a, Science & Technology

Looking ahead

One of the most highly sought-after experiences for undergraduate science students is the elusive ‘lab job.’ There is no doubt within McGill’s Science student body that a lab research position is one of the most essential additions to your CV and med school application. Although working in a lab is just one of many factors that could help one receive admittance into graduate school, it is definitely a valuable experience.

The range of research at McGill today covers a broad range of exciting new domains, such as genomics and proteomics, and nanotechnologies, as indicated on McGill’s Research and International Relations webpage.

Despite the multitude of labs and the variety of research conducted at McGill, undergraduate students still find it increasingly difficult to obtain a research position. This experience is not surprising. Undergraduate students, particularly U0 and U1 students, are competing with upper level undergraduates, as well as graduate and PhD students—many of whom have previous lab experience, and are more specialized in the field. Not to mention, many find the process intimidating, as students must often contact professors who they have never met before, and ask them about job availabilities.

While there is no foolproof formula that will secure a research position—the process varies for every student—there are definitely some critical steps to becoming more involved in a lab.


Make Contact

While some professors prefer students to contact them in person about research opportunities, email is a useful tool in presenting yourself to researchers and inquiring about opportunities. The email is one of the trickiest parts in the process, because you have to juggle showing interest in someone’s research while presenting yourself and your qualities­—all without writing a novel. While every professor has his or her own preference, those I spoke with indicated that showing a genuine interest in someone’s research, as opposed to simply asking about job availability, makes you stand out. This means do your homework, and spend some time looking into someone’s research before you inquire about becoming involved in their lab.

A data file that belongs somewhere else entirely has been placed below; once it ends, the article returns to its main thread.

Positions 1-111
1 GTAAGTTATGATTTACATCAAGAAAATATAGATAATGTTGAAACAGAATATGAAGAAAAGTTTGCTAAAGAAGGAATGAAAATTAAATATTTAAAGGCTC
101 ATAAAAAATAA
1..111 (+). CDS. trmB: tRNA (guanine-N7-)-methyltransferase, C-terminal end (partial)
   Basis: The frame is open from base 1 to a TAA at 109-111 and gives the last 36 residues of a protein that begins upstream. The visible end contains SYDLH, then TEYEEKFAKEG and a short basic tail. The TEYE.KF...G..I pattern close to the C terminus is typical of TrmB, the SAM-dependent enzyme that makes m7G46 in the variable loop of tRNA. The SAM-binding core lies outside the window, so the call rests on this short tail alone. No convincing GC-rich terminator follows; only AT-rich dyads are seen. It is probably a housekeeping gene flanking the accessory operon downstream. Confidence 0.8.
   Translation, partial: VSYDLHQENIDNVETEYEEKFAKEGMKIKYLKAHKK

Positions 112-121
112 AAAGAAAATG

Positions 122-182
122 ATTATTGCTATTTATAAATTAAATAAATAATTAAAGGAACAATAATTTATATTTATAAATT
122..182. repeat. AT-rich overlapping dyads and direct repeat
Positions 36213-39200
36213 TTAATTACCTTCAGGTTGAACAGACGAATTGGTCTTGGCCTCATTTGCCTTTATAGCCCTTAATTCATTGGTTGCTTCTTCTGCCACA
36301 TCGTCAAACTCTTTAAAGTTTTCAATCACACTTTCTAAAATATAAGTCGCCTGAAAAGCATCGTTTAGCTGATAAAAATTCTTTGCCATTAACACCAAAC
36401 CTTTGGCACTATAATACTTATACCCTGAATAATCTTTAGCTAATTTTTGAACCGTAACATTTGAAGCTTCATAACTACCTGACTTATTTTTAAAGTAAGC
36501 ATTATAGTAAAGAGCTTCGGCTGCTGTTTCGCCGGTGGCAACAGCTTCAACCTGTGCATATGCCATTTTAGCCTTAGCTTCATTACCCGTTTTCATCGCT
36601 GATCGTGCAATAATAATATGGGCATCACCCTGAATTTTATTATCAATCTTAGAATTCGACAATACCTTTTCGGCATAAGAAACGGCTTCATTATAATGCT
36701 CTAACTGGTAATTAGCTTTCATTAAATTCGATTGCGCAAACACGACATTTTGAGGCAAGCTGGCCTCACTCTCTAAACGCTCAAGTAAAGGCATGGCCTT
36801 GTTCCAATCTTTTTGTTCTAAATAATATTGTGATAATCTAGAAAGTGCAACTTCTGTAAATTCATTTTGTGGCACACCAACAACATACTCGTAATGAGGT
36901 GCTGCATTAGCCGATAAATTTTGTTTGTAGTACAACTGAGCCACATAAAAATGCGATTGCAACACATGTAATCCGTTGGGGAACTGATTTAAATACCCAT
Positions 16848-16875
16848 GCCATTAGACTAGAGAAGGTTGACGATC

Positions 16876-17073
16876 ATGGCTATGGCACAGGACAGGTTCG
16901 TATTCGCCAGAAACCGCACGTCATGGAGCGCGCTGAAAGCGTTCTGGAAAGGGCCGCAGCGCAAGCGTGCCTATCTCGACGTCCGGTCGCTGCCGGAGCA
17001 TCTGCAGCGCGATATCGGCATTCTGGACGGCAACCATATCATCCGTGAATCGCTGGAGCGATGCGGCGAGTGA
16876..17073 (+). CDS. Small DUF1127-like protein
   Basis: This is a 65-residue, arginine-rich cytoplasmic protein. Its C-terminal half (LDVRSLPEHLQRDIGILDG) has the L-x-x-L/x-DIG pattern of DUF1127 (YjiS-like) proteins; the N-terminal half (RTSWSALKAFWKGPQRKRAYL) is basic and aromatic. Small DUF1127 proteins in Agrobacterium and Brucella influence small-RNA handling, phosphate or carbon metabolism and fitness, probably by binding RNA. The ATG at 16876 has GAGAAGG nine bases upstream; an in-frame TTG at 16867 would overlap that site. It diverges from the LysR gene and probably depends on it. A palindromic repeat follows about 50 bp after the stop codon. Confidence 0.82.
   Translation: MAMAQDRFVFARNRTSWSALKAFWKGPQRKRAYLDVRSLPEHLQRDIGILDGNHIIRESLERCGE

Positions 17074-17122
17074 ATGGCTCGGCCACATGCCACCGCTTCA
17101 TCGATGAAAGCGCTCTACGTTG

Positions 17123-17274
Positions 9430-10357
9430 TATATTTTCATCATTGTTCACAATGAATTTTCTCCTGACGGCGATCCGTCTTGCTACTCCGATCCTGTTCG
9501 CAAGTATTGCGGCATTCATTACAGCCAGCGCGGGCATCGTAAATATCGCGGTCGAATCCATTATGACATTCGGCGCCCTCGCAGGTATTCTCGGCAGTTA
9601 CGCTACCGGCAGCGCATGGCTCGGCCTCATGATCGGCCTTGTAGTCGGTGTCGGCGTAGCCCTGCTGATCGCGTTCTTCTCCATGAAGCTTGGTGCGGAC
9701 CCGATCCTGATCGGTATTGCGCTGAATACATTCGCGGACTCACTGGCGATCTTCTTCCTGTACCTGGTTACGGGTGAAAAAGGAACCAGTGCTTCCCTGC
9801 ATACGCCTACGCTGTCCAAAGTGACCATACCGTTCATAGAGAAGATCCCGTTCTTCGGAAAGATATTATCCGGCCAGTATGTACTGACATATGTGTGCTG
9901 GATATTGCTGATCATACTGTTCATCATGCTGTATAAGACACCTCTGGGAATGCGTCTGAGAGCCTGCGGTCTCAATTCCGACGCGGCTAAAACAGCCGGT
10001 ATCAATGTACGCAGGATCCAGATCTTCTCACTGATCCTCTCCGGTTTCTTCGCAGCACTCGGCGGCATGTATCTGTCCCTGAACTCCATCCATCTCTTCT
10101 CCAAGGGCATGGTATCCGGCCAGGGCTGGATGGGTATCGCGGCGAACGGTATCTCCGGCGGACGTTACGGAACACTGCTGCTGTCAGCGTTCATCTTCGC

Victor Chisholm, undergraduate research officer, acknowledges there are benefits to applying in pereson as well.

“Talk with a professor in person, either after class or during office hours, try to do so; this will be a much richer exchange than by email.”

“Whether you make contact by email or in person, show the professor why he or she should be interested in you,” Chisholm continued. “Show interest in and familiarity with his or her research, and also your relevant skills and courses. Non-academic skills count too; for example, if you had a summer job fixing cars, your mechanical aptitude could be an asset in an experimental physics lab.


When to Apply

Although there is no designated time to apply for a lab position, certain points in the year have higher hiring rates. According to Chisholm, professors should be contacted about one semester in advance, and a little earlier than that for the Summer. In the Summer there are research awards, such as NSERC, USRA/FRSQ, and USRA/SURA, which have deadlines in February and March, so many students begin contacting professors in November and onwards.